ICC move to defer probe on drug war shows PH institutions working

The decision of the International Criminal Court (ICC) to temporarily suspend its investigation into the Duterte administration’s drug war is a recognition that the Philippine’s judicial processes are working, a former Palace official said on Sunday.

Former presidential spokesperson Harry Roque attributed the decision of the ICC to defer its investigation to the principle of complementarity that states there should be no overlapping jurisdictions.

“The ICC prosecutors’ decision to defer the ongoing preliminary investigation on the Philippine drug war highlights the importance of the principle of complementarity,” Roque said in a press statement.

The principle of complementarity provides that a case is inadmissible before the ICC if it is currently under investigation by a state with jurisdiction over it.

“Under this principle, the ICC will only exercise jurisdiction if local justice institutions, such as the prosecutors and the Courts, are unable and unwilling to exercise its jurisdiction,” he added.

Roque said the ICC “was never intended to be a court of first instance, but only as a court of last resort.”

“This order is a recognition that the Philippine institutions are working and that the ICC will not exercise original jurisdiction precisely because sovereignty and jurisdiction provides that it is Philippine authorities that must investigate, punish, and prosecute these alleged instances of illegal killings in connection with the drug war,” he said.

He also reiterated that the Philippine response to the ICC prosecutors’ request for information on investigation and prosecution does not deviate from the position of President Rodrigo Duterte that the ICC has no jurisdiction.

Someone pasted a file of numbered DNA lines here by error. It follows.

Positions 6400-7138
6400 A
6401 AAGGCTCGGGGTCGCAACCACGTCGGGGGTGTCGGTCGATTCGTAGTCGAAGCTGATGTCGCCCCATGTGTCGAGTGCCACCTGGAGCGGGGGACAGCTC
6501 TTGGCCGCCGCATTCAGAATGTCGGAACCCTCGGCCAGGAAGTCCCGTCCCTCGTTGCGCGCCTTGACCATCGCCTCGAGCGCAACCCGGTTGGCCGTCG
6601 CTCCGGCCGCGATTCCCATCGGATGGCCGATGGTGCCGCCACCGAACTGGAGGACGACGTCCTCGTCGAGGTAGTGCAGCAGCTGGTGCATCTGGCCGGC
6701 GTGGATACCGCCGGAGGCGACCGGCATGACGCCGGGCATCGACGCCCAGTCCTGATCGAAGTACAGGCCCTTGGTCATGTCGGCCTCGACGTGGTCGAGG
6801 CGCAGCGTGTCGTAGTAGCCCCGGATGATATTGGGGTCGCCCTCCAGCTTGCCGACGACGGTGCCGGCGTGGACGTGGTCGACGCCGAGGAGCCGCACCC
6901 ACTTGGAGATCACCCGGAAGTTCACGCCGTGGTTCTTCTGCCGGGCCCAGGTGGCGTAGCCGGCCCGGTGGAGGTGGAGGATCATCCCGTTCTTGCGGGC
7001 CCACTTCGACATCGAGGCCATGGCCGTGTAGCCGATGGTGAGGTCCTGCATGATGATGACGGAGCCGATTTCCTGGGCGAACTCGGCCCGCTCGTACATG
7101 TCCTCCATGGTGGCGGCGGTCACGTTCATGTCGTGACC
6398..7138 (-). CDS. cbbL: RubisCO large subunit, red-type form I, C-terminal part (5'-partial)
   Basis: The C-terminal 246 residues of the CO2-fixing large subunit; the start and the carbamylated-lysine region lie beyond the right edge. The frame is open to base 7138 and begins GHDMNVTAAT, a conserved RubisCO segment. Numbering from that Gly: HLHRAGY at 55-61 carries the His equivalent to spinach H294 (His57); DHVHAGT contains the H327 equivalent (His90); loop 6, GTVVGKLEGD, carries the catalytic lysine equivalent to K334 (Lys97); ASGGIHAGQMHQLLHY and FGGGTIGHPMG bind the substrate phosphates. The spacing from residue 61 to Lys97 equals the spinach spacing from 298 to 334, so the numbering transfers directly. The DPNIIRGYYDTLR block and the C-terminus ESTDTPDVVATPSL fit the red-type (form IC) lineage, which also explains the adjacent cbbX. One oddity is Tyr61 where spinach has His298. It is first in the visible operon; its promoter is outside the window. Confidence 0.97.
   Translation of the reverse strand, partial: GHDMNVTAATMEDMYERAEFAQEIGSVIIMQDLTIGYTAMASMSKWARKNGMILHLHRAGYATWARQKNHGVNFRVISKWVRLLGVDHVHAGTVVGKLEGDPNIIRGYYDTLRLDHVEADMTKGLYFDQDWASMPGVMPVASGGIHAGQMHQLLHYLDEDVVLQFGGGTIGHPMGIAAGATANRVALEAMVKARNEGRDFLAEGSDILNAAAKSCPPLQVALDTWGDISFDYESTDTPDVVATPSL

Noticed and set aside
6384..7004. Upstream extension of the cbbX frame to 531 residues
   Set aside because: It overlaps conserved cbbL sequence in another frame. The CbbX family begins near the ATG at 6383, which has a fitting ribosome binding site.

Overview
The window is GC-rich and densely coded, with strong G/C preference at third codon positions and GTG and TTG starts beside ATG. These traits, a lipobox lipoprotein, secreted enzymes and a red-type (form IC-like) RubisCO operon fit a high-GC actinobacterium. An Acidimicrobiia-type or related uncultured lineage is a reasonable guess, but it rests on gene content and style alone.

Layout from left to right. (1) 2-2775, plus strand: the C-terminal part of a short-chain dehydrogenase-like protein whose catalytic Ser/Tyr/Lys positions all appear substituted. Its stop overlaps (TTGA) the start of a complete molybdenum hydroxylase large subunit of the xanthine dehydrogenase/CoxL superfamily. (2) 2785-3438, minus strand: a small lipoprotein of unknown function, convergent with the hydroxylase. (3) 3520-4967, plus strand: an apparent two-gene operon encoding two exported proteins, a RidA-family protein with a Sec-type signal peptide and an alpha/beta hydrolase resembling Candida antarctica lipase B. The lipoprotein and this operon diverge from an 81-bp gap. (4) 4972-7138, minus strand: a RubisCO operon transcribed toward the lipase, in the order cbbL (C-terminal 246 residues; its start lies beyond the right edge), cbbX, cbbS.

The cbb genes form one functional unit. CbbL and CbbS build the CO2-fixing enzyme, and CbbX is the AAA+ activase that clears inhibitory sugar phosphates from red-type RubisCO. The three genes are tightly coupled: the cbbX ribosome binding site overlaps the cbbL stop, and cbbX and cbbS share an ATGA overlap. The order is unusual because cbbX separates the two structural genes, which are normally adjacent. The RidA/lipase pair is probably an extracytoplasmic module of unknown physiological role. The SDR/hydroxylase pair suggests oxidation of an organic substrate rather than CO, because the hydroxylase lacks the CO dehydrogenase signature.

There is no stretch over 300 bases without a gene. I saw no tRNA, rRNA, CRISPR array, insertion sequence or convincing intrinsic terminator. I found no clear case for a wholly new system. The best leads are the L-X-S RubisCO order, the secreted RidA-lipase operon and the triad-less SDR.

“This was in fact also alleged by Philippine authorities. This is because President Duterte is not a respondent in any preliminary investigation as the on-going ICC investigation is focused on the drug war,” he added.

Malacañang earlier welcomed the ICC move, insisting that the international court has no jurisdiction over the Philippine government.

“We welcome the judiciousness of the new ICC prosecutor who has deemed it fit to give the matter a fresh look, and we trust that the matter will be resolved in favor of the exoneration of our government and the recognition of the vibrancy of our justice system,” acting presidential spokesperson Karlo Nograles said in a statement on Saturday.

Based on documents released on Friday, ICC chief prosecutor Karim Khan said they will temporarily suspend the investigation to assess the Philippines’ request to defer to the Philippine government in conducting the probe.

“The Prosecution has temporarily suspended its investigative activities while it assesses the scope and effect of the deferral request,” a report of the ICC chief prosecutor read.

He, however, said his office will continue its analysis of information already in its possession, and any new information it may receive from third parties.

Earlier, the Philippine government requested that the Prosecutor defer to the Philippine government’s investigations and proceedings in a Nov. 10 letter signed by Ambassador to The Netherlands Eduardo Malaya.

Duterte formally withdrew the Philippines’ membership from the ICC on March 17, 2019, or exactly a year after it revoked the Rome Statute that created the international tribunal, noting that the Hague-based court has no jurisdiction to indict him.

Source: Philippines News Agency

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